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Where did the term "beaver" as a euphemism come from?


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Old 21-06-2013, 01:26
fender101
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I can't work out the connection.
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Old 21-06-2013, 01:32
phylo_roadking
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http://www.billcasselman.com/new_col...dirty_word.htm
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Old 21-06-2013, 02:08
mounty
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both are hairy and slippery when wet
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Old 21-06-2013, 03:21
PJ2
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Beavers like Wood.
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Old 21-06-2013, 03:24
exlordlucan
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Both hairy and both growlers.
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Old 21-06-2013, 07:27
Dr. Otterbland
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Love these intelligent, thought provoking threads.

You can't say DS doesn't stimulate and inform.
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Old 21-06-2013, 07:30
BellaRosa
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http://youtu.be/zhyCL-ELRxg


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Old 21-06-2013, 07:52
Addisonian
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"Nice beaver"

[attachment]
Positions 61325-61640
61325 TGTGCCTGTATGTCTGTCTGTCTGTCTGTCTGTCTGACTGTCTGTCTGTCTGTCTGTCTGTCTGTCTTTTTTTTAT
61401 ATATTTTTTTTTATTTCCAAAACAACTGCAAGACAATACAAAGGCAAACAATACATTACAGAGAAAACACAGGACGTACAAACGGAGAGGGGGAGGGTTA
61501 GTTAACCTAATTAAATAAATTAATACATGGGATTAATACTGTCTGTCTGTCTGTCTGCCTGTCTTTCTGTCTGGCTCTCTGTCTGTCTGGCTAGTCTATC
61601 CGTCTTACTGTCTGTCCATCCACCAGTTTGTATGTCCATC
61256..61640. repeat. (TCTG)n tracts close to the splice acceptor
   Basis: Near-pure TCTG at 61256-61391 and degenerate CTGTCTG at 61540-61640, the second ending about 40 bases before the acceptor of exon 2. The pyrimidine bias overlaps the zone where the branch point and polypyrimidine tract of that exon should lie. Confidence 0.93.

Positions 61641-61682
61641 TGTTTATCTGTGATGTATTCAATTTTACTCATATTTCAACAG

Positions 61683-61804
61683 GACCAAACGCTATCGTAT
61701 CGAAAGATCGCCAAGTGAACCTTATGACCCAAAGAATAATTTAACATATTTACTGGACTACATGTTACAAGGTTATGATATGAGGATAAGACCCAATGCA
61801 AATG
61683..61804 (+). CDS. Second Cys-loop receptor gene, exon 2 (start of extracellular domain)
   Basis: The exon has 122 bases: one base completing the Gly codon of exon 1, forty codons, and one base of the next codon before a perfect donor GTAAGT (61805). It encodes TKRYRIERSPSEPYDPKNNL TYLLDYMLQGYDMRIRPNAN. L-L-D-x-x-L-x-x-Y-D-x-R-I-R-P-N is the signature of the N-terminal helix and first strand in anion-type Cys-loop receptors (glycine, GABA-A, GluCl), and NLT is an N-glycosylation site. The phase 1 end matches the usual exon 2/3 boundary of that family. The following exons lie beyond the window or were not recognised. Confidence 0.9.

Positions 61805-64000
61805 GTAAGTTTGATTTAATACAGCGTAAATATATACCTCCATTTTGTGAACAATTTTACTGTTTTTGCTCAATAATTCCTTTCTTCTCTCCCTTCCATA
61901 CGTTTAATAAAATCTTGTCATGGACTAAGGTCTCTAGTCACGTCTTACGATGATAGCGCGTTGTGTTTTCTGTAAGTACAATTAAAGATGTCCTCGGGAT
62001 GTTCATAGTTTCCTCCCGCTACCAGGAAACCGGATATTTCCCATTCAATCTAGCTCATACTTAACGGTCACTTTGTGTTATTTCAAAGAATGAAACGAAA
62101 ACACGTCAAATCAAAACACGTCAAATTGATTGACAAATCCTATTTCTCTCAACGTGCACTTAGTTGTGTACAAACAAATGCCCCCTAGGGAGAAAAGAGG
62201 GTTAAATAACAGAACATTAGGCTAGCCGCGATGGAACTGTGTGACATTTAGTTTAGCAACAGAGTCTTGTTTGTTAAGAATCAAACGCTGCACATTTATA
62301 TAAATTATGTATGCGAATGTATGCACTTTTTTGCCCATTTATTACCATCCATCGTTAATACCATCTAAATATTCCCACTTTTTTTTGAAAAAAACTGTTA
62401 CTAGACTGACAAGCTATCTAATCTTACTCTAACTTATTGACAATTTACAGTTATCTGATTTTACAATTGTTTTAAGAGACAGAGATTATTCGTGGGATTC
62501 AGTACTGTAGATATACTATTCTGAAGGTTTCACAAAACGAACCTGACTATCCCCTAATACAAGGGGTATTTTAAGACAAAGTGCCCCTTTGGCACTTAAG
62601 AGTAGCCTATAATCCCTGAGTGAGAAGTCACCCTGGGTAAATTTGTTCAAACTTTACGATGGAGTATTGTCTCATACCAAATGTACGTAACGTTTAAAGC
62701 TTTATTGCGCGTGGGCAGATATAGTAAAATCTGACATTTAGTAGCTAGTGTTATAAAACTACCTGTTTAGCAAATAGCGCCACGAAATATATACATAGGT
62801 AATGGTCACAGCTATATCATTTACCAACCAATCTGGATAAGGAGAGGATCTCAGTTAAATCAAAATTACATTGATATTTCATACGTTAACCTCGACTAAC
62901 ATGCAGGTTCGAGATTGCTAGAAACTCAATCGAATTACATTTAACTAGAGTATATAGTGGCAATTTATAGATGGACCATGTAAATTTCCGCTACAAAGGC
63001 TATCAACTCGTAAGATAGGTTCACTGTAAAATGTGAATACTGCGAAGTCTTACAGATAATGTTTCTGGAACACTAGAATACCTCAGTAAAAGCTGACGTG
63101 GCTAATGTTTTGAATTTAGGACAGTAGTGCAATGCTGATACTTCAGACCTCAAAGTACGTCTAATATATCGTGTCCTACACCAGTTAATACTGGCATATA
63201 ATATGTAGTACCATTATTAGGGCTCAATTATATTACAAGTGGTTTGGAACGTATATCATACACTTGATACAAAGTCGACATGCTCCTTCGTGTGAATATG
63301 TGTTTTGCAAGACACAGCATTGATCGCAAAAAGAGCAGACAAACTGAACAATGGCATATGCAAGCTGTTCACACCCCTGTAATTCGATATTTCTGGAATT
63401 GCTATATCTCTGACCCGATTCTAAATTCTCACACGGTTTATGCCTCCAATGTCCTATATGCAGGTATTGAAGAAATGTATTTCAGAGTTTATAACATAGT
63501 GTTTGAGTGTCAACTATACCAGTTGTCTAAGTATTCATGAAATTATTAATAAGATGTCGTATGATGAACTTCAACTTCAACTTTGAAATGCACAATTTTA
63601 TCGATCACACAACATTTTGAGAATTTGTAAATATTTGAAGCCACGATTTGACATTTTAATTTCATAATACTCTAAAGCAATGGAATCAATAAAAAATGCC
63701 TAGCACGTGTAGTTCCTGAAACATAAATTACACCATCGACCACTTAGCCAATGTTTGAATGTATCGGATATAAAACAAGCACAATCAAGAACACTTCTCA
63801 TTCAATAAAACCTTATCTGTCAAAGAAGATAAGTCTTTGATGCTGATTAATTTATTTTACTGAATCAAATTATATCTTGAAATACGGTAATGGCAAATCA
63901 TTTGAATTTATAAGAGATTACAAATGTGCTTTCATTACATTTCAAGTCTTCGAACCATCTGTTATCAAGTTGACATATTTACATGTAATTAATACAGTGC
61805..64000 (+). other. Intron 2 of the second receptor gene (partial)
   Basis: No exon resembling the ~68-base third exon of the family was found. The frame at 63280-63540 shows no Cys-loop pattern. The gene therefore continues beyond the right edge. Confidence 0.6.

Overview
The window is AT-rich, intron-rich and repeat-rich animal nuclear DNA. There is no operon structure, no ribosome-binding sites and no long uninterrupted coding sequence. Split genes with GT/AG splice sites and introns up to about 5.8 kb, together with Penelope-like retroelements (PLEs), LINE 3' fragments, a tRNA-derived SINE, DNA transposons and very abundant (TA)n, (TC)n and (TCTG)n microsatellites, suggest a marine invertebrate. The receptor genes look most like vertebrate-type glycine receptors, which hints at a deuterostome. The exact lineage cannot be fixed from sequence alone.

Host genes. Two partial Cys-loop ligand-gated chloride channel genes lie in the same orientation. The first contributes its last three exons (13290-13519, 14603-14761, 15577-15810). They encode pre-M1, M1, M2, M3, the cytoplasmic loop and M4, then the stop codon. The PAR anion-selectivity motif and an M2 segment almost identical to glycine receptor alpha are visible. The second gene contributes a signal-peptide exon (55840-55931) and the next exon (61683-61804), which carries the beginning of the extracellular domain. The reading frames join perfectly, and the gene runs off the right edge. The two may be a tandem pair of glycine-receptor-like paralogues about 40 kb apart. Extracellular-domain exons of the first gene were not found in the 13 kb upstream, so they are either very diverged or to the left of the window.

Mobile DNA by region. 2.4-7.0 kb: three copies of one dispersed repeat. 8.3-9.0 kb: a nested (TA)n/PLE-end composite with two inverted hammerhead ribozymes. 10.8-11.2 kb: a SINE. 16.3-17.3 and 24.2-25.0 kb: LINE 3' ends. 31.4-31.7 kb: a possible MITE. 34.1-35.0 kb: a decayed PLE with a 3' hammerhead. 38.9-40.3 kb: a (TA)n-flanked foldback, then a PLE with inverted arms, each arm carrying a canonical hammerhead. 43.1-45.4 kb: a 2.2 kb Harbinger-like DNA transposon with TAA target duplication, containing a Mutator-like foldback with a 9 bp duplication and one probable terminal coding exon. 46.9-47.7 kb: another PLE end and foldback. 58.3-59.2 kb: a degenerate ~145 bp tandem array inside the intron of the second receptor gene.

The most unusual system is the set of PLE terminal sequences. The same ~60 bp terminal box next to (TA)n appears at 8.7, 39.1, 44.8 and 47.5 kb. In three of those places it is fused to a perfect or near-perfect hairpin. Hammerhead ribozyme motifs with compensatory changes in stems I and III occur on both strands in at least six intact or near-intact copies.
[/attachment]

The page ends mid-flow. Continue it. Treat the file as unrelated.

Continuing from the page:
"Thank you. I've just had it stuffed"
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Old 21-06-2013, 08:26
Mark39London
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"Nice beaver"

"Thank you. I've just had it stuffed"
http://www.youtube.com/watch?v=AvWfbIe4X_4

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Old 21-06-2013, 09:03
LostFool
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That wildlife programme Kate Humble's Beaver Watch had a lot of disappointed viewers.
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Old 21-06-2013, 09:15
VOICEINTHENIGHT
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I can't work out the connection.
I am only aware of a saying 'as busy as a beaver' this is referring to the fact that beavers (when observed in the wild) never seem to stop working, people who work hard are referred to as 'beavers'. Hard workers.

If there is some other modern connotation, then I clearly live in a sheltered world and don't know what it means.
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Old 21-06-2013, 09:21
Keiō Line
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In victorian times Beaver used to be slang for beard, indeed there was a game where children would shout out beaver when they saw a man with a beard

From there some wag thought it would be funny to refer to the vaginal area as a beard (beaver). However shouting beaver when you saw one did not carry over
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Old 21-06-2013, 09:29
trevgo
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They look cute from a distance, but I wouldn't want to encounter one close-up.